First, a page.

However, ANUSA and the Women’s Department described the plan as “a pre-emptive response to the NSSS results” which “has been rushed out without appropriate consultation and neglects to acknowledge that all promised actions could have been undertaken at any prior point.”
ANUSA President Christian Flynn explained that ANU “failed to consult ANUSA” on the plan, or to “notify student representatives of its release” let alone “its existence prior to” Monday. Flynn was also concerned that the plan made “no substantive reference to the NSSS, has no actionable timeline, and failed to meaningfully address students’ major concerns”.
“[We] all knew that there was a problem, and every year we told the ANU to do better. We knew there was a problem, they knew there was a problem. The ANU response was too little too late.”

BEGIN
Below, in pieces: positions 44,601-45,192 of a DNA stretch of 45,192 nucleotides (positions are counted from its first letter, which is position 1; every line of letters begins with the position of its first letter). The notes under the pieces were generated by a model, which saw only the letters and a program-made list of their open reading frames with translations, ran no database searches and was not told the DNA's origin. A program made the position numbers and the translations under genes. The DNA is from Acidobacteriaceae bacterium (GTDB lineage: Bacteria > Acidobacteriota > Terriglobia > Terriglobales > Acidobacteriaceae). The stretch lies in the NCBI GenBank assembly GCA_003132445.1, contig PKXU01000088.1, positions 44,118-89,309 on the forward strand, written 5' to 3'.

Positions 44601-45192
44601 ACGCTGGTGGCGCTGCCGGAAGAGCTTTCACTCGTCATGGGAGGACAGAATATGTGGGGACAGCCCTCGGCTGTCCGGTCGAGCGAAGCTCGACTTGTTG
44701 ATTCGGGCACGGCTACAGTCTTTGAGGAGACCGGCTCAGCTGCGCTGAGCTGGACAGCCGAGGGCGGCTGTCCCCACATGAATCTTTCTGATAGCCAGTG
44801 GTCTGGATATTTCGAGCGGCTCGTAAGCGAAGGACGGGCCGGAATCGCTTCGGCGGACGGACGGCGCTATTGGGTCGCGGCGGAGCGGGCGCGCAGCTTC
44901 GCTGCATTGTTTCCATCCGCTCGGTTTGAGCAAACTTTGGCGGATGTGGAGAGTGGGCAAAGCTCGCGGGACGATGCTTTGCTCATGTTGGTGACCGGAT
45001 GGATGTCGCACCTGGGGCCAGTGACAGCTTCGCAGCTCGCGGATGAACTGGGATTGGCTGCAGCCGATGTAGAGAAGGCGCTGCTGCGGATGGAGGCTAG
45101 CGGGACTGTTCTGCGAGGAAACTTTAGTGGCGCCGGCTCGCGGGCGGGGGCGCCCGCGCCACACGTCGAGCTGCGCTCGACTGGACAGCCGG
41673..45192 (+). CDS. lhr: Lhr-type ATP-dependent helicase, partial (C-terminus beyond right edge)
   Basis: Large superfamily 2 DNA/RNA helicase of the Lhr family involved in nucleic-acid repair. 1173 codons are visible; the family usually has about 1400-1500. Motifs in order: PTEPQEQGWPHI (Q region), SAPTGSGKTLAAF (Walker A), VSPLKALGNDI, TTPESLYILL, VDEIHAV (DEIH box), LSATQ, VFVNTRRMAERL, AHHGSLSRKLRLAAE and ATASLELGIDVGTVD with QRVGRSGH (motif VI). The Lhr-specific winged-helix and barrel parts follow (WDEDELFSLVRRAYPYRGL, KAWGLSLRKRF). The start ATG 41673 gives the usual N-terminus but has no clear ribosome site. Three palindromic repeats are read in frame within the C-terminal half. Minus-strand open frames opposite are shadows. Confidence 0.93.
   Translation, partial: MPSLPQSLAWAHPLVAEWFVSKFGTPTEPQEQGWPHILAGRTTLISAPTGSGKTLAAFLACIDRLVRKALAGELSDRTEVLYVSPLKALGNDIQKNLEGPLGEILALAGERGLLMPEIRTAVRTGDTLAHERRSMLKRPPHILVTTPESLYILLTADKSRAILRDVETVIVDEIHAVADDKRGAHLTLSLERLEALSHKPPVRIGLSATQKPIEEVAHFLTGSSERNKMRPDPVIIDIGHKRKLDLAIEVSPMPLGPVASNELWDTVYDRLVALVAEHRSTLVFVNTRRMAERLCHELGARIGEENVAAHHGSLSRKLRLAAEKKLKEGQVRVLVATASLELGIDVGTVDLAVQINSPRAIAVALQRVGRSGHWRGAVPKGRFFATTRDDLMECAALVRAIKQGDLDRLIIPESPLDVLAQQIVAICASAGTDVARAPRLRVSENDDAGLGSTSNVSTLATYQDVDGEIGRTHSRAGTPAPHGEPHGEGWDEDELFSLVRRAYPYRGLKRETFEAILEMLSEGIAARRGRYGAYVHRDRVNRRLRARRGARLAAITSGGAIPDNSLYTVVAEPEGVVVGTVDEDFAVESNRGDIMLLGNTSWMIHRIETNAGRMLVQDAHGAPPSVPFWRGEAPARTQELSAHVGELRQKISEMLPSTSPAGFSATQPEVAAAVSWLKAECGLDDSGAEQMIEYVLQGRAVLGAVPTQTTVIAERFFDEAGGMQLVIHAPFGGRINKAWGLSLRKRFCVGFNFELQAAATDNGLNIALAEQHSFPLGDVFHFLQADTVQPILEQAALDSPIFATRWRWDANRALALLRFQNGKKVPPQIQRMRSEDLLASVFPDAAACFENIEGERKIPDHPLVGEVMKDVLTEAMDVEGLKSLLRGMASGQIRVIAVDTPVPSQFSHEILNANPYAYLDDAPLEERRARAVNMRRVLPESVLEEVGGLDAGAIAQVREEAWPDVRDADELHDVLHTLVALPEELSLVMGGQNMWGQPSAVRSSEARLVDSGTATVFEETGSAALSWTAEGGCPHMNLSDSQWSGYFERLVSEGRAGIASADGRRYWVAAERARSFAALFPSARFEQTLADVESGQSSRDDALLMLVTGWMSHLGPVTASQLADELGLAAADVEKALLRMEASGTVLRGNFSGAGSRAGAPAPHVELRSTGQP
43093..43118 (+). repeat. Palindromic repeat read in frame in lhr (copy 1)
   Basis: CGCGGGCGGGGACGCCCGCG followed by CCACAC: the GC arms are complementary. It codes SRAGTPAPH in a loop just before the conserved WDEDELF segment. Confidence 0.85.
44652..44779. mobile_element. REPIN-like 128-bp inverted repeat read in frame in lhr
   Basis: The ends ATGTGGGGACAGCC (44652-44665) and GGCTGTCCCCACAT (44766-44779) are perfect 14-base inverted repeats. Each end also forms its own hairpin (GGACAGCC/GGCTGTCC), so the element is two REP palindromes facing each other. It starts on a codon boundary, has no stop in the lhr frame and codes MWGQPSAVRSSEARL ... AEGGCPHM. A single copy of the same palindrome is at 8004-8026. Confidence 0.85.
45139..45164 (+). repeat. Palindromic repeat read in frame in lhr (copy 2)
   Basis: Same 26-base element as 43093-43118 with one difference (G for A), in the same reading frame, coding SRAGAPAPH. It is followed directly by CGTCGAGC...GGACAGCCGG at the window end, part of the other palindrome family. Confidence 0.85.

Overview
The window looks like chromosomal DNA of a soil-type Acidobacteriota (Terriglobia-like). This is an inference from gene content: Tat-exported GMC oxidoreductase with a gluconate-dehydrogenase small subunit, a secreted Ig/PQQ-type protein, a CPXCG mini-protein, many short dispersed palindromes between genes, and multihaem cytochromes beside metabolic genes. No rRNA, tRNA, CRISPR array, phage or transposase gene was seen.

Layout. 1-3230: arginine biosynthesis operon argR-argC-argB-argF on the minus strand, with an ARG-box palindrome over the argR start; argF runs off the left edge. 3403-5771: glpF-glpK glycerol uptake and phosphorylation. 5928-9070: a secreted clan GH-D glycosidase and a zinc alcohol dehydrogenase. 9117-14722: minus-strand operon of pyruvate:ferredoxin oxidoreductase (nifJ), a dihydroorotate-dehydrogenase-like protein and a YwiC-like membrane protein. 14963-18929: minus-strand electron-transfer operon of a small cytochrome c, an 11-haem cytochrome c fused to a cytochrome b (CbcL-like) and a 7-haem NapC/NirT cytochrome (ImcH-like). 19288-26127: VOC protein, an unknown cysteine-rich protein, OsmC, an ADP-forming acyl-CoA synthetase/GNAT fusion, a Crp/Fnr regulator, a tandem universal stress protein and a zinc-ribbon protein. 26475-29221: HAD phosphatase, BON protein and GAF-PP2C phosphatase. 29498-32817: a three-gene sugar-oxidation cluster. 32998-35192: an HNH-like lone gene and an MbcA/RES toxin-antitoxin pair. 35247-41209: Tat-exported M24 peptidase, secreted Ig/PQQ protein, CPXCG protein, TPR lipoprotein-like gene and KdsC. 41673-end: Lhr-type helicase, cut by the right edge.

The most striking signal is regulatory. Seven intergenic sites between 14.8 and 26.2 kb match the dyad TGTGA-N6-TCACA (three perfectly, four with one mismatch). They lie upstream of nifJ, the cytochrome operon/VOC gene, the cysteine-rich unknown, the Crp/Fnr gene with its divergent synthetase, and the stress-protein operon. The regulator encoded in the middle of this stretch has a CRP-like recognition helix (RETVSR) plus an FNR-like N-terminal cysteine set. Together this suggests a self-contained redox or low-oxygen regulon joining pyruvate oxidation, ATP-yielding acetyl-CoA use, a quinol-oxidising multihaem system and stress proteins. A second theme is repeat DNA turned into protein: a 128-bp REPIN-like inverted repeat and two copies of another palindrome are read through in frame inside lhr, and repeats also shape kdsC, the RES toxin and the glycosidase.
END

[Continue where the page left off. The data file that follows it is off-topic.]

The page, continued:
NUS Women’s Officer Jacqueline Price was also disappointed to watch universities prioritise “their PR machines over services for survivors in the lead up to the release”.
“The reality is, student unions will bear the brunt of student distress and disclosures” Price continued, “yet most University Executives don’t even have the decency to tell them what to expect.”
A spokesperson from the ANU told Observer that ANUSA had been consulted on the Plan, and that “ANU has also committed to consulting with its entire community, including student leaders, advocates and survivors, to finalise what each major initiative will look like.”